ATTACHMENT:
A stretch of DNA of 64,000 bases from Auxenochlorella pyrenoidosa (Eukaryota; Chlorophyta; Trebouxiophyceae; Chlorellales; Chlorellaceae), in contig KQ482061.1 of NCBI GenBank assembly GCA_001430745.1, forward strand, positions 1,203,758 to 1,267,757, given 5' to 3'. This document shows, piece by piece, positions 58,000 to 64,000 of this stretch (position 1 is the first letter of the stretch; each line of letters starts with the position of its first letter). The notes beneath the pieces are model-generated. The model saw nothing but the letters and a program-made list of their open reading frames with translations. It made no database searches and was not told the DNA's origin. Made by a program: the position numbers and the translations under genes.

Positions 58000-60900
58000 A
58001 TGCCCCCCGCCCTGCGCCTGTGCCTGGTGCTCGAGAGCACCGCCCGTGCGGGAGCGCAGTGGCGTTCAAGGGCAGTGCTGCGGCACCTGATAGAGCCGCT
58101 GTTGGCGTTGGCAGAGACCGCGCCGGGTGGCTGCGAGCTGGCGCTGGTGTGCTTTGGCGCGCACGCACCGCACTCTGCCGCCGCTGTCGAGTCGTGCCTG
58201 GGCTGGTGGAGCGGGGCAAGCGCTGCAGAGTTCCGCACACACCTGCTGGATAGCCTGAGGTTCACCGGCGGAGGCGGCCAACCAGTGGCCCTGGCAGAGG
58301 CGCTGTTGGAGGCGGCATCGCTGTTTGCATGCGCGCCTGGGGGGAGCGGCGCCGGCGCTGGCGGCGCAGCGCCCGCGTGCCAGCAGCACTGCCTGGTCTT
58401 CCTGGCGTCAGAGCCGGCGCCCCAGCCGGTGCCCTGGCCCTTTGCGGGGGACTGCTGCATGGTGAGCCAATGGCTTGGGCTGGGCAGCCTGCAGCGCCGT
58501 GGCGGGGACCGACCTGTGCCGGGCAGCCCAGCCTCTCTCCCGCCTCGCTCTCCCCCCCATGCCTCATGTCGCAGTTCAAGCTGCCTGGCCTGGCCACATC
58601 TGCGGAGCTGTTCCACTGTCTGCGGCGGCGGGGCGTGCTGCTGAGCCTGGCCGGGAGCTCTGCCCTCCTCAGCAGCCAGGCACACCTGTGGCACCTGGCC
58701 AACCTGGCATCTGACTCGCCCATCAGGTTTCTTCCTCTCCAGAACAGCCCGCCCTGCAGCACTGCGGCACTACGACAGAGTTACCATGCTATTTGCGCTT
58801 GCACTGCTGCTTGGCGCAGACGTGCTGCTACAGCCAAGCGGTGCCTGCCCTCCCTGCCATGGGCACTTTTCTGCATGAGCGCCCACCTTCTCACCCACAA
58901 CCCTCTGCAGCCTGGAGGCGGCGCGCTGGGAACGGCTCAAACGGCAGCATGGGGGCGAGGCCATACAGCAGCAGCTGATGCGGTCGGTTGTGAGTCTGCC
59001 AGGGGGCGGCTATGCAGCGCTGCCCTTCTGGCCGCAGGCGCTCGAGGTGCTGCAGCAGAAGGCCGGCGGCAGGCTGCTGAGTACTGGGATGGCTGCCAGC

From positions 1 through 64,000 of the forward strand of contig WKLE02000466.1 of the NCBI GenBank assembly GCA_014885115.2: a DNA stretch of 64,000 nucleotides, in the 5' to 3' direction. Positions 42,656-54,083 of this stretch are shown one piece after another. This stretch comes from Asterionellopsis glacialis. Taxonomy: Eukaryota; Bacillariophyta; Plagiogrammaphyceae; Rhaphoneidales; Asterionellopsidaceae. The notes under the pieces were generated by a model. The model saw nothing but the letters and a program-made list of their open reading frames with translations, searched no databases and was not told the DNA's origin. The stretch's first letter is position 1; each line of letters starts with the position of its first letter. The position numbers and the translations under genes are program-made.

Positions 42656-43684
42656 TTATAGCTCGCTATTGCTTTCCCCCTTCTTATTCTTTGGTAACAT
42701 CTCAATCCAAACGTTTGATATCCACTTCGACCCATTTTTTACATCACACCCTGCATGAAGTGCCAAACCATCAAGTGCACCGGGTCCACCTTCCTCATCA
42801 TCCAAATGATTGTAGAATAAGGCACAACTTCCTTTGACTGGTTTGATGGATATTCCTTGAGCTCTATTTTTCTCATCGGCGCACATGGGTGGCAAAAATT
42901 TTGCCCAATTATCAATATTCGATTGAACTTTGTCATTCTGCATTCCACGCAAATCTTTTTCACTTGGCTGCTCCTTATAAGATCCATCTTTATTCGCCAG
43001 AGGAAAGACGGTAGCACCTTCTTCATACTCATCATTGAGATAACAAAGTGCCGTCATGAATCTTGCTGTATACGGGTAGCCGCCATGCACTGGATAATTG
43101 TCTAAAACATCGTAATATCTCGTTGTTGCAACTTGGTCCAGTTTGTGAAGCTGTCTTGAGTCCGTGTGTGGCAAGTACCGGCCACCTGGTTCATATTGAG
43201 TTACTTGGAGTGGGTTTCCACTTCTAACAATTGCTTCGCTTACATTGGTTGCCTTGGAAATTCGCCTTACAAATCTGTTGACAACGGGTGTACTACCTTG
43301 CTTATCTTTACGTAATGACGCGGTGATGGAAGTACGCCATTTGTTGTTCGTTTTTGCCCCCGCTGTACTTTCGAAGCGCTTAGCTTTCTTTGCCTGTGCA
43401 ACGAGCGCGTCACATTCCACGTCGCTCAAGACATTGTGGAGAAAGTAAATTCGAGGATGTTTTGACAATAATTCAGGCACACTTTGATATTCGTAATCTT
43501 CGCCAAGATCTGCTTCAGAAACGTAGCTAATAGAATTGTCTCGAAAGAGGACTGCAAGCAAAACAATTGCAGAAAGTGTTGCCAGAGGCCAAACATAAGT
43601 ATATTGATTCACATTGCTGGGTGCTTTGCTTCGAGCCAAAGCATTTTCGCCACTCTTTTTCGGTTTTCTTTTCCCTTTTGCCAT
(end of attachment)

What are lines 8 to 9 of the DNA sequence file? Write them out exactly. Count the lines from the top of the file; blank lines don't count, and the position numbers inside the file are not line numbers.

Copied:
58401 CCTGGCGTCAGAGCCGGCGCCCCAGCCGGTGCCCTGGCCCTTTGCGGGGGACTGCTGCATGGTGAGCCAATGGCTTGGGCTGGGCAGCCTGCAGCGCCGT
58501 GGCGGGGACCGACCTGTGCCGGGCAGCCCAGCCTCTCTCCCGCCTCGCTCTCCCCCCCATGCCTCATGTCGCAGTTCAAGCTGCCTGGCCTGGCCACATC